• provides this nice overview of products to help people quit smoking, such as lozenges and the patch, with pros and cons for all of them.
  • For the non-smokers, here are do's and don'ts for you while your smoker tries to quit.

    The New York Times today has an article called "Nonsmokers can be Lung Cancer Victims, Too," which touches briefly on the stigma associated with lung cancer. The article makes the point nicely that the concept of "innocent" and "not so innocent" victims may not be a particularly useful one, and all people with cancer need support. While it may be true that many lung cancer deaths could be prevented if people didn't smoke, there are also other preventable diseases that don't seem to evoke the same, "Oh, too bad about the disease, but you DID do this..." sentiments. One thing that comes to mind is HIV/AIDS. In general, I think that people have a much more civilized reaction to sexually transmitted diseases. I for one have never heard anyone say, "Oh, you have AIDS? Did you have sex?" in the accusatory tone lung cancer patients may experience. Or, "Oh, you were hurt in a car wreck? That's what you get for driving." In my humble opinion, anyone suffering from cancer, another disease, or an injury needs and deserves the love and support of their friends and family, and true friends and otherwise decent people should and will be caring and supportive, no matter what the cause of a current ill state.

    Next time, I'll put away the soapbox and just bring you the sweet, sweet info. :)
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  • Monday, August 08, 2005

    Farewell Peter: Lung Cancer & Smoking Resources

    You've probably all heard by now that Peter Jennings died yesterday of lung cancer. It seemed like a good day to put up a list of resources on lung cancer and smoking.

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    Thursday, August 04, 2005

    Morning Edition Story on Emergency Contraception

    Morning Edition ran a story this morning on "Emergency Contraception and the Pregnancy Debate." Emergency contraception is classified as, um, contraception because it prevents pregnancy, but don't do anything if a woman is already pregnant, which is defined by implantation of a fertilized egg and detected through resulting hormones that start to be produced afterward. Guests for this story debate whether this is an accurate picture of when pregnancy begins, which has implications for whether people consider this drug as contraception or as an abortifacent. For additional info, has an overview of what happens at different times following fertilization.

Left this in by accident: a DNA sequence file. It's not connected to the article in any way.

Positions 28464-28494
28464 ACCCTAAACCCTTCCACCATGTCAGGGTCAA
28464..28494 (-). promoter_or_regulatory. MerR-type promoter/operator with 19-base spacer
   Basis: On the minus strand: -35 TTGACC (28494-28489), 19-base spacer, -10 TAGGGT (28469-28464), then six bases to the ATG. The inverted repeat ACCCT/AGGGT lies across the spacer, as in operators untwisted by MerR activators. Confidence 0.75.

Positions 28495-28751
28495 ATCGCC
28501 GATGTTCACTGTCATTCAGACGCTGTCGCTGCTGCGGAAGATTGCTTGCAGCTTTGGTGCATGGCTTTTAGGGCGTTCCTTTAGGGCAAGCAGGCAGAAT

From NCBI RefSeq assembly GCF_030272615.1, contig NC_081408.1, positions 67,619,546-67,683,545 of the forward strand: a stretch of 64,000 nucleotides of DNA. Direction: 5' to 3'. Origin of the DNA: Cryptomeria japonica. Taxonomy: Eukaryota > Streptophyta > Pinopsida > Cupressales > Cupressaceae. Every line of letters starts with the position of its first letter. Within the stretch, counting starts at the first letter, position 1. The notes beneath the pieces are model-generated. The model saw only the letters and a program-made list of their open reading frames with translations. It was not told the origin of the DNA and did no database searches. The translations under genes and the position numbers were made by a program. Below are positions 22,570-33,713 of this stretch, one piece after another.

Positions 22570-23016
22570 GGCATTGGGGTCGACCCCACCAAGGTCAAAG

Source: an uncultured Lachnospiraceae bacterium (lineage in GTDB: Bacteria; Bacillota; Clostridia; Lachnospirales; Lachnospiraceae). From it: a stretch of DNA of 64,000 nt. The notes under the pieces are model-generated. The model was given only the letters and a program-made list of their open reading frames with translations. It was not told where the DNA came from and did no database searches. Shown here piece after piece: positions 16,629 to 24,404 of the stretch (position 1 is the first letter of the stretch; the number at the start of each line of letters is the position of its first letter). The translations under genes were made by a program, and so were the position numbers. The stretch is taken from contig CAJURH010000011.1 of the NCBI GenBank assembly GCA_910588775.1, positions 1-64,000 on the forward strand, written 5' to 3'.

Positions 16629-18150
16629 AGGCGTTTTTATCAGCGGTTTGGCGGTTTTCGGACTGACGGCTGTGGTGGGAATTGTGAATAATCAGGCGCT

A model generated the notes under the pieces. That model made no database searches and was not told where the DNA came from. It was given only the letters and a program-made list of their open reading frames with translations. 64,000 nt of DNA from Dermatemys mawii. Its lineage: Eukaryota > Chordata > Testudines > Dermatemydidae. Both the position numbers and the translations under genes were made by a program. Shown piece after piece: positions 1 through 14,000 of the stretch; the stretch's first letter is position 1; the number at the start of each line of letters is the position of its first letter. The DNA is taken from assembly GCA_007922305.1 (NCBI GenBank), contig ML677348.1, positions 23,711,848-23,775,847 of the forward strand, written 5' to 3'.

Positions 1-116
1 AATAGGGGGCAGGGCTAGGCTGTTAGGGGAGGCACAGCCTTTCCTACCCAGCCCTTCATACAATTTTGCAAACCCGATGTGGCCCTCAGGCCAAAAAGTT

The radio piece is interesting in terms of the viewpoints presented. Perhaps the oddest one was the former physician who claimed that he didn't prescribe emergency contraception, not because he opposed it, but because he didn't know how it worked. The story doesn't explain why he didn't find out... Here's one of the many available web resources that explain, among other things, how it works.
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    Ranking Tennessee Women's Health

    I just found this report, from the National Center for Health Statistics, titled "Women's Health and Mortality Chartbook" (data from 1999-2002) It includes state profiles (PDF) that rank the prevalence of a cause of death compared to other states and describes the percentage of women who have certain health risks or received specific preventive services. A high ranking (i.e., closer to 50) on the 1-50 scale means that more women die of something compared to women in other states.

    Among the results:
  • TN ranks 28th or worse for every cause of death listed